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2019-09-11 13:48:12

It is no secret that the ECB wanted to win the home World Cup more than anything, it is then no surprise that England’s Test team has suffered as a result of increased emphasis on the one-day game.

England’s failure to win an Ashes series on home soil for the first time in 18 years has now prompted a shift of focus back towards the traditional form of international cricket.

England’s defeat at Old Trafford to take the Ashes series 2-1 in Australia’s favour with one match to go perhaps increases the gulf in class between Joe Root’s side and the rest of the world and now the ECB want the next coach, who will replace Trevor Bayliss when he steps down this month, to make England the best Test side in the world. Sound familiar?

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The present situation draws parallels to the state of affairs that Andy Flower inherited in 2009.

Flower’s mission was simple, be the coach that gets England to number one in the Test rankings for the first time in history. After two years, which started with stripping back everything the side knew and building back up the team of ludicrously talented individuals, including Andrew Strauss, Kevin Pietersen, Graeme Swann and Jimmy Anderson, England were on top of the world.

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With that in mind, whoever succeeds Bayliss may be tempted to take a look at recent history to see just how it can be done, however, there are a number of red flags to be aware of.

A culture of winning at all costs crept its way into the England set-up and Flower later admitted, “I look back at some of my decisions with regret. I’d definitely try to work with a person as much as with a player and understand the place that he was coming from.”

The players were asked to push themselves so hard in everything they did with limited consideration of what the repercussions may be. Having achieved their goal in 2011, things went south pretty quickly.

All the problems between teammates that were once masked by the quest to become the best in the world and sidelined in the name of achievement began to spill over. The results and personal suffered.

Jonathan Trott, a fine England batsman who ended his international career in May 2015 with nine Test centuries and a hat-trick of Ashes victories, has warned England’s next coach that it would be “dangerous” to draw inspiration from previous success in a similar task. 

Trott believes England must go in a new direction to regain the No 1 ranking (PA)

“I think they [the next coach] need to find their own way, I think sometimes trying to copy somebody else or what other people do could be a little bit dangerous and you go away from what feels right at the time if you go into something with a pre-determined idea of what you need to get done,” Trott told The Independent.

Trott scored a century on his Test debut at the Oval in the 2009 series and became a key player as a specialist batsman in the best Test team this country has produced.

“We were lucky at the time things fell into place,” he added. “We had a few guys at the back end of their career that started playing really good cricket at county level and started taking that to the English international level and playing for England. 

“Look at Graeme Swann, he played for England later on in his career if you like. It’s not just blooding in young players to a new way, you’ve got to have the right players in the right position.”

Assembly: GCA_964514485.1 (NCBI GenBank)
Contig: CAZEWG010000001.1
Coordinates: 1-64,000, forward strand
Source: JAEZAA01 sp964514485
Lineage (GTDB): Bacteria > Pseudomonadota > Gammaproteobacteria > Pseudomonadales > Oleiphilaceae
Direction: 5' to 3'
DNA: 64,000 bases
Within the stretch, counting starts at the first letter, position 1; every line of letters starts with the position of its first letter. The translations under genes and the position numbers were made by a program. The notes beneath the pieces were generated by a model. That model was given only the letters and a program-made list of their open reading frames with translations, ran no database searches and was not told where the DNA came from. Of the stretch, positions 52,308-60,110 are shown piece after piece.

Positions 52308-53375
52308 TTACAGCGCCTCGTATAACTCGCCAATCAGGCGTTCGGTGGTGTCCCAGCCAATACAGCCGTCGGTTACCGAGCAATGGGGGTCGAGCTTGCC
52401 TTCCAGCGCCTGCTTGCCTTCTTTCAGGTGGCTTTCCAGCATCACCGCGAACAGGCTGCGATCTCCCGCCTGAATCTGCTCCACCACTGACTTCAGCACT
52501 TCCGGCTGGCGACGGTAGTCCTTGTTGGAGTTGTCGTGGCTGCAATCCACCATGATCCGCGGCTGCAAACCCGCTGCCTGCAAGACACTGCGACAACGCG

Trevor Bayliss and Jonathan Trott before the fourth Ashes Test (Getty)

The relentless demands of constant success became the eventual downfall of that historic team. Trott was one of a number of players that experienced deteriorating mental health and withdrew himself from the 2013/14 series Down Under, citing anxiety and stress as a reason he was unable to play for England.

Cricket has long been a game of immense highs and equally large troughs, even to this day Liam Plunkett revealed he felt a “massive low” and was “down” during the days after England won the World Cup final at Lord’s.

Trott reflects that a change in society towards the way we view mental health has helped to develop the way mental health is viewed in sport.

“There’s more focus on it now with regards to every industry and that’s the biggest change for me,” he said. “I think people are willing to open up and talk about things where yesteryear people are perhaps not.”

The demands of the international cricket schedule is something fairly incomparable with other sports. Playing staff can be travelling far from home and spending up to two-thirds of a year away from their families and regular lives.

Trott believes the ECB are improved on handling player workload (PA)

“Ashley Giles [managing director of English cricket] is very passionate about all formats of the game and getting England to number one in all formats. That’s where the focus is going to be.

“You have to find the right balance between players playing all the games or they get a little bit of rest. I think the ECB are very good at that now, understanding players’ workload and resting players at the right time,” Trott said of the modern schedule which allows players to join teams all around the world during brief breaks in the calendar.

Taking England beyond India, South Africa, New Zealand and Australia in the Test rankings took blood, sweat and tears as a minimum, the next coach will now do well to learn from history and go their own way.

Jonathan Trott was speaking on behalf of ‘The Test Experts’ Specsavers, Official Test Partner for England cricket ahead of the final Test of the Specsavers Ashes Series at The Oval. Specsavers are encouraging fans to take eye tests and hearing checks this summer.


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